What are the options?

It’s play dough, you can decide how it is moulded! The terms of the testamentary trust can be tailored to suit your goals and the needs of your intended beneficiaries. They work best when the Will maker is willing to discuss their proposed Will with their intended beneficiaries. If a potential beneficiary has spent their working life structuring their affairs for asset protection, the last thing they want is for an inheritance to fall outside their structuring and be exposed to risk.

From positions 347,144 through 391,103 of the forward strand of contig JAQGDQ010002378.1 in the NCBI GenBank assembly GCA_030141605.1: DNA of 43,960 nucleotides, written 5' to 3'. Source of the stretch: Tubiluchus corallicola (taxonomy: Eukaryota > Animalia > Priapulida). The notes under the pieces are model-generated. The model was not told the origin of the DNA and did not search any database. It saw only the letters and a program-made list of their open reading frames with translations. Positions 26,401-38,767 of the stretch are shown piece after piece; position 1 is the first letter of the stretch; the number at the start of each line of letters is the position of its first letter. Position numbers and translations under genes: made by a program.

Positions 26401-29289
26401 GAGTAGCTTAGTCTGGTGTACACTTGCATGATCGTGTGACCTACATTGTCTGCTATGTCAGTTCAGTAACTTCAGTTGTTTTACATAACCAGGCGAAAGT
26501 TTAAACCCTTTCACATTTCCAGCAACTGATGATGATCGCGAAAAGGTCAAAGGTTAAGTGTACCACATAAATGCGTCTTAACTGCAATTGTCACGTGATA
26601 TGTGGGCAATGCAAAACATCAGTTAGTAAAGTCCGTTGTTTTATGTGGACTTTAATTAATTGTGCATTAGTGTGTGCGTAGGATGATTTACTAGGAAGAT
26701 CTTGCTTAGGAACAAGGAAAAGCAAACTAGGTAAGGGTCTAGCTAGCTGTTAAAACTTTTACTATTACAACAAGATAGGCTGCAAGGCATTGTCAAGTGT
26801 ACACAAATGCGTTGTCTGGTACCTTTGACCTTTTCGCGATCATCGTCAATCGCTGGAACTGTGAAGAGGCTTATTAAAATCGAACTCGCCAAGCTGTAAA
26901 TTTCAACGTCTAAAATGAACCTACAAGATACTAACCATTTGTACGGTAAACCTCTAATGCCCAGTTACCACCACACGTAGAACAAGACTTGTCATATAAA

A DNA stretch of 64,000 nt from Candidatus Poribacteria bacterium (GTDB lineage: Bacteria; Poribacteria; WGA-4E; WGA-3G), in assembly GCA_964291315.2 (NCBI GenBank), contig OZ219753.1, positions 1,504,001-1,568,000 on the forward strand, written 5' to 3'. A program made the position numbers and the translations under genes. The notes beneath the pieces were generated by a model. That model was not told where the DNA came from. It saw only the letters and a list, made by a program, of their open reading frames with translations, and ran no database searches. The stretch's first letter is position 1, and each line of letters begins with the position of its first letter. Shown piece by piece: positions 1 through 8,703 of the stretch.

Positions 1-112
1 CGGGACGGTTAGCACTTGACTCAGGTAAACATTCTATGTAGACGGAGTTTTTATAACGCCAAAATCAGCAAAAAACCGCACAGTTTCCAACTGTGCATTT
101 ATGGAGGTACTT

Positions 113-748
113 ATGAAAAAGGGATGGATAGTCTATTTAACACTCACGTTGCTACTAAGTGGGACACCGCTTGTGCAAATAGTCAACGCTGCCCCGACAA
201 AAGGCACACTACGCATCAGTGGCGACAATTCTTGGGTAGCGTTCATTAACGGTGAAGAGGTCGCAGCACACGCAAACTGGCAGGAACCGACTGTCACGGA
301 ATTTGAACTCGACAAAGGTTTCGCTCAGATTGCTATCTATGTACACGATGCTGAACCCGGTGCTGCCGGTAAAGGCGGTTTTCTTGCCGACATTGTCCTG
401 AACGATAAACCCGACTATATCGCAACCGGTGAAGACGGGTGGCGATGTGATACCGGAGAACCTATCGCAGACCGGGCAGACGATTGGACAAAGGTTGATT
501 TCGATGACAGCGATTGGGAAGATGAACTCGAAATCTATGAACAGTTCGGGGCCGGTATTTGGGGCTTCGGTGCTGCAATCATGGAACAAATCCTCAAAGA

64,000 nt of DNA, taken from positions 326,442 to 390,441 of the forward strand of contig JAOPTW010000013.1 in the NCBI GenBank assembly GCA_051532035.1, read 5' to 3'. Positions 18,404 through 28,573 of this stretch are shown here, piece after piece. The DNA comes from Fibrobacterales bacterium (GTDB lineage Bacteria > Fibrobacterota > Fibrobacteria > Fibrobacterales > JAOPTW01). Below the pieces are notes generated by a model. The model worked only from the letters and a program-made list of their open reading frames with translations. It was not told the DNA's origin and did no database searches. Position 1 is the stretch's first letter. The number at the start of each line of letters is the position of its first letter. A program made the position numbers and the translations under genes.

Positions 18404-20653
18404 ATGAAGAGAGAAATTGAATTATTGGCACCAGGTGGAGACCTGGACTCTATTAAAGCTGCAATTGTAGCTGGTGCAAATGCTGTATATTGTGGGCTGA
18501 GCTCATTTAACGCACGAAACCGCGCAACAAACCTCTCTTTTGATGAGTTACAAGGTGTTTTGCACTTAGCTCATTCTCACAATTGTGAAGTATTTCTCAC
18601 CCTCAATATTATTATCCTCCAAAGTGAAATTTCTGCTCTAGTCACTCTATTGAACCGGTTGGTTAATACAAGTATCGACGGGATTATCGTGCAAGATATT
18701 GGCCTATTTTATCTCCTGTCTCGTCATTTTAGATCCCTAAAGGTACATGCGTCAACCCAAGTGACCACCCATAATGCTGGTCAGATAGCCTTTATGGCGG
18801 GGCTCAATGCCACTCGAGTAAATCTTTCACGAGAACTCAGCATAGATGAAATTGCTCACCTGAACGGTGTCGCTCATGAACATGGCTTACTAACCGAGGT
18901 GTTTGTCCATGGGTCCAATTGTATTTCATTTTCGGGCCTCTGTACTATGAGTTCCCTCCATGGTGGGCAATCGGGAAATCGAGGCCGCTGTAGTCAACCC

How can DDCS Lawyers help?

DDCS Lawyers has dedicated estate planning lawyers who are experienced in tailoring testamentary trusts to suit the specific needs of the Will maker and their beneficiaries.

Brendan Cockerill is a Senior Associate of the firm.

18 Kendall Lane, New Acton, Canberra

phone (02) 6212 7600 [email protected], www.ddcslawyers.com.au